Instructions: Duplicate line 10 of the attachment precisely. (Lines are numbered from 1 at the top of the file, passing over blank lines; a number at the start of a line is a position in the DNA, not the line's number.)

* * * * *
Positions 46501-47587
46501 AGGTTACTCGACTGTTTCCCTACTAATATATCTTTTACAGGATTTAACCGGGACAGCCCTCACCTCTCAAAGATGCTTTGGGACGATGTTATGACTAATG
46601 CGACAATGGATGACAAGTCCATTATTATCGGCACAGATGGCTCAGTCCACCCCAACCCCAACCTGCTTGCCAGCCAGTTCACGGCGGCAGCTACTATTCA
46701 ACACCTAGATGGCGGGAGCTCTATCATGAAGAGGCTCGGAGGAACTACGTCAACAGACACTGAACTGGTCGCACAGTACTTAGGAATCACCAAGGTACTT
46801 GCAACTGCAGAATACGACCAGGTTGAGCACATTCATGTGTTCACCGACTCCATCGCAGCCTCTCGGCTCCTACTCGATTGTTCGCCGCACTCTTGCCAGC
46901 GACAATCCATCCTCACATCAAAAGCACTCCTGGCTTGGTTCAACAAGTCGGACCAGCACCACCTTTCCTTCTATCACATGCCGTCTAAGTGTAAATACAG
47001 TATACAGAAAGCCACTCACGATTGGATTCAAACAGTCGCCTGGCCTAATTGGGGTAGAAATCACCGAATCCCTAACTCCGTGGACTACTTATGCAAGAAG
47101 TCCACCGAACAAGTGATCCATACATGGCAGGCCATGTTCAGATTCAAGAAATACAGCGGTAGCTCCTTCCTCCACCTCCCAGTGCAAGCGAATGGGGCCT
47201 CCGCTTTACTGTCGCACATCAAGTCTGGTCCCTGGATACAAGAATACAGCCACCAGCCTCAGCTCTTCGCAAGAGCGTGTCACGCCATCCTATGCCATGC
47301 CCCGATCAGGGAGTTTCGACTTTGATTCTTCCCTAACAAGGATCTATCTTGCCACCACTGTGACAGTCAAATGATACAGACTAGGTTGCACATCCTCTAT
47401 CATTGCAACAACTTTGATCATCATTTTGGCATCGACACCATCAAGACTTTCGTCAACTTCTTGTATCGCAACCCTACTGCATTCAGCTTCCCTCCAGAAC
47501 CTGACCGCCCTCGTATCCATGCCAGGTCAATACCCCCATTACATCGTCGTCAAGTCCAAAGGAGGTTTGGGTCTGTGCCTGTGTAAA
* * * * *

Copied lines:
47301 CCCGATCAGGGAGTTTCGACTTTGATTCTTCCCTAACAAGGATCTATCTTGCCACCACTGTGACAGTCAAATGATACAGACTAGGTTGCACATCCTCTAT